The Swedish queen has wrapped up an investigation into her father’s alleged Nazi past, concluding — perhaps a bit conveniently — that one of his 1939 business deals was helping, not exploiting, a desperate German Jew.
Rumors have long swirled about the history of German-born Queen Silvia, whose father, Walther Sommerlath, was said by some to have joined the Nazi party in 1934. The queen reacted angrily last year to the Swedish broadcast of a documentary about her father, which suggested that he had participated in Hitler’s so-called “Aryanization” of seized Jewish assets. She changed course in May, saying she would look into the allegations.
The results of her investigation, released today, suggest that her father acted nobly — at least in her interpretation. In findings released to the Swedish media, the queen says her father purchased a Berlin factory owned by a German Jew, Efim Wechsler, so that Wechsler could flee Germany for the safety of Brazil. The deal included giving Wechsler ownership of property, including a coffee plantation, owned by the Sommerlath family in Brazil.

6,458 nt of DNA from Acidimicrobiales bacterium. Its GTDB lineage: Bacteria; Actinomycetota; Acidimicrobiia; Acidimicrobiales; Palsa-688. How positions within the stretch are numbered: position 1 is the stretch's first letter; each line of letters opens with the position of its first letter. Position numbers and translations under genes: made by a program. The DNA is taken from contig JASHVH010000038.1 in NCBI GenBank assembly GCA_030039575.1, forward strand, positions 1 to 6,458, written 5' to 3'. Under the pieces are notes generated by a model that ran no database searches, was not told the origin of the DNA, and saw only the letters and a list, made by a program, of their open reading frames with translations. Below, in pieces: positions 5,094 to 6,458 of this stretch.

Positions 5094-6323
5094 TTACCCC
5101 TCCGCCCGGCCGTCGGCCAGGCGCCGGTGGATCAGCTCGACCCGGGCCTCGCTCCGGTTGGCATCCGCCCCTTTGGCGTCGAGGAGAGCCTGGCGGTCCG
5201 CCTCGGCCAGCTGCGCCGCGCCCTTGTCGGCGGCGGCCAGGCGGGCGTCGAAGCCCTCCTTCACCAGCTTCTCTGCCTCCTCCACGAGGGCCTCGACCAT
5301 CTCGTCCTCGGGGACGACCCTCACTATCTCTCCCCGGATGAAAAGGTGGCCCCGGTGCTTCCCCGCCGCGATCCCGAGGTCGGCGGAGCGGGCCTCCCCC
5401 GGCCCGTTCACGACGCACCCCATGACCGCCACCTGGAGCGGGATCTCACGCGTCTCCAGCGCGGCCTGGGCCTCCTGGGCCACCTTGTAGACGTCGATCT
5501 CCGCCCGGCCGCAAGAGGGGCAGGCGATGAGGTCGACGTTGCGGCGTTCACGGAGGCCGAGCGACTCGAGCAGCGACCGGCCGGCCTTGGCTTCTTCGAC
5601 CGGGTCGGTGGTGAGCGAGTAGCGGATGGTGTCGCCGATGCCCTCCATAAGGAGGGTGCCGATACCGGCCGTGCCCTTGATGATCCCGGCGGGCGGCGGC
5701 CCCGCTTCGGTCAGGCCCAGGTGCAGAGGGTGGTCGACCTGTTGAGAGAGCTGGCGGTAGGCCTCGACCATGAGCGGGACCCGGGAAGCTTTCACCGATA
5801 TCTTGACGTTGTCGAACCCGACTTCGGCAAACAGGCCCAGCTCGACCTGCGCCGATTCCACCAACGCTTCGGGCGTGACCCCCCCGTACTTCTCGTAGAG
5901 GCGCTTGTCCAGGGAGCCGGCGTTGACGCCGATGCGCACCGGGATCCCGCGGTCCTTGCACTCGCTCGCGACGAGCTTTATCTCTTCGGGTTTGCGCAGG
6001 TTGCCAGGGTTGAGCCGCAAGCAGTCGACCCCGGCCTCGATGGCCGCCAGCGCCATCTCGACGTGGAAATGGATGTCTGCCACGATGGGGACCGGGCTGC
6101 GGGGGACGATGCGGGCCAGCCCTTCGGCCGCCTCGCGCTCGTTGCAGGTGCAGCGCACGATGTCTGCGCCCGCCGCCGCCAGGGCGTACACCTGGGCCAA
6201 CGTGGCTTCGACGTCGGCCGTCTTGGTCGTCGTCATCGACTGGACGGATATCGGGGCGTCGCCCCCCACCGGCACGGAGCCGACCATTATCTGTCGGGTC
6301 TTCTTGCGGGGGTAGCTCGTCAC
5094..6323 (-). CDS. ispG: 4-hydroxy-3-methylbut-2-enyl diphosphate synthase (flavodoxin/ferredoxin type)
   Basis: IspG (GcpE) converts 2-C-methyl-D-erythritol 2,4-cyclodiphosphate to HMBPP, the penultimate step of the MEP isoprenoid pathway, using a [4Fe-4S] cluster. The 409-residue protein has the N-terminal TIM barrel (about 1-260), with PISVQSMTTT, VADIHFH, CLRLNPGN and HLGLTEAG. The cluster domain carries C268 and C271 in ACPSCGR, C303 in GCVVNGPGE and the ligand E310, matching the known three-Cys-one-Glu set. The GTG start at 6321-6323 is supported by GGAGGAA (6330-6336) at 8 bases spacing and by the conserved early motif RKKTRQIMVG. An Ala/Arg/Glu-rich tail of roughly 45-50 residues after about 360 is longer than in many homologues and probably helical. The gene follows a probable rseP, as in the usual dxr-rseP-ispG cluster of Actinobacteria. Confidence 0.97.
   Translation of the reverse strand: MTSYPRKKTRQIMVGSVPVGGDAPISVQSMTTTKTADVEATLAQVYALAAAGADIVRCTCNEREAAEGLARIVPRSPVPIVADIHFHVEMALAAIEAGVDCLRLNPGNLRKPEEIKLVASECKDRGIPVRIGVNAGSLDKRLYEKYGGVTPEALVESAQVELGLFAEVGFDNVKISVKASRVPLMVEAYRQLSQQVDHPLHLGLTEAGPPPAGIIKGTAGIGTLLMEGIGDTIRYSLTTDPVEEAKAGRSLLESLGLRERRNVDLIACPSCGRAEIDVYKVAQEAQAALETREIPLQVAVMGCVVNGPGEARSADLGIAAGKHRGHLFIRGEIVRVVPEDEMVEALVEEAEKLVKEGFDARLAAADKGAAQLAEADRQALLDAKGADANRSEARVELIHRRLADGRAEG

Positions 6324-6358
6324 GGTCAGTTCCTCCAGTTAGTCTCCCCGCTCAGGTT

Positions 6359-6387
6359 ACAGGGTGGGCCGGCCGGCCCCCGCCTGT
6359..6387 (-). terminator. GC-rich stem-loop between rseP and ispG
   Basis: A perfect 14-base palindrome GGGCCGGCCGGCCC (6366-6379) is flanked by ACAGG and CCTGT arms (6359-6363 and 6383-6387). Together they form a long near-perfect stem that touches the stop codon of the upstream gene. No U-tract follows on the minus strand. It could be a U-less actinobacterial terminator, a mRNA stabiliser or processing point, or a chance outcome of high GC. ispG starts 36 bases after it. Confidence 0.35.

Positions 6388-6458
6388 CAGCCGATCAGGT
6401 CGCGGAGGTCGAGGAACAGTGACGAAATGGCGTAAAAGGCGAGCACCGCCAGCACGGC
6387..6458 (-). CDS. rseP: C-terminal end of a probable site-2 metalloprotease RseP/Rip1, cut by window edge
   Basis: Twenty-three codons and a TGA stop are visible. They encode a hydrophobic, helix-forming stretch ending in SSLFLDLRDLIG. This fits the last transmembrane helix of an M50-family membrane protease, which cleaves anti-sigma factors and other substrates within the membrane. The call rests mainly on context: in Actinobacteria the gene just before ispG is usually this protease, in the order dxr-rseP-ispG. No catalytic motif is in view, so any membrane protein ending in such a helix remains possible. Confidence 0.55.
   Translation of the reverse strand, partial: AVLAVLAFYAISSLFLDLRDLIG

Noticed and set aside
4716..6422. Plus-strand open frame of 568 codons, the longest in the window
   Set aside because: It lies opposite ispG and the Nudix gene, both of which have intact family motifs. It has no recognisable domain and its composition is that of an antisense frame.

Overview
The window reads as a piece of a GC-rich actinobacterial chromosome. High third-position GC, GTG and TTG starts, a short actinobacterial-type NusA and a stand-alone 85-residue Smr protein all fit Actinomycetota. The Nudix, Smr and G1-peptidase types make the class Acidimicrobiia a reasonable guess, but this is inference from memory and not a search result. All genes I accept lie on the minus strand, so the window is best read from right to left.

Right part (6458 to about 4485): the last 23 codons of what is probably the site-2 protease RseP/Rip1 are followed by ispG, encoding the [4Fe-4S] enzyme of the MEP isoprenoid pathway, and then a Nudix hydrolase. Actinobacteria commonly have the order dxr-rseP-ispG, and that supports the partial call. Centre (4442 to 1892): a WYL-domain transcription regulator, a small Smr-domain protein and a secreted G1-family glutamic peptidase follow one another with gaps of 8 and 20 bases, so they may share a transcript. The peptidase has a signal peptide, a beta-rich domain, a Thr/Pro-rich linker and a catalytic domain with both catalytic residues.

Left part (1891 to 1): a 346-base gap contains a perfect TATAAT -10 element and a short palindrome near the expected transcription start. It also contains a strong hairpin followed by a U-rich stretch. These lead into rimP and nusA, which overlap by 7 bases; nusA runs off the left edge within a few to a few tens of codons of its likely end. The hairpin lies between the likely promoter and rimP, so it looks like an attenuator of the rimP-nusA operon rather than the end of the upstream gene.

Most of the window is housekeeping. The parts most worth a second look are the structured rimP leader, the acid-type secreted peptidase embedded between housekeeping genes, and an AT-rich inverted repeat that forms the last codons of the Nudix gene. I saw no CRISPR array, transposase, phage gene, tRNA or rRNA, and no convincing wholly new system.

While the Shmooze would love for this to be a new example of gentile heroism in the lead-up to the Holocaust, the queen’s version of history is at best ambiguous, raising at least as many questions as it answers. “After six months in [Wechsler’s] new homeland, the coffee plantation returned to a relative of Walter Sommerlath’s wife,” reports a Swedish news site — suggesting that the deal may have been more about opportunism and profit than an about charity on behalf of a terrified refugee.
The queen herself noted that this topic was never discussed in her own family — an omission that could also mean several things. “Our father never said anything about this time, and we kids did not ask either,” the queen said, in a phrase that brings to mind the willful silence that descended on many German families after the war.
The Shmooze curiously awaits the reaction of the Swedish public, wondering whether these latest revelations will provoke more scrutiny, or effectively close the book on Silvia’s family history.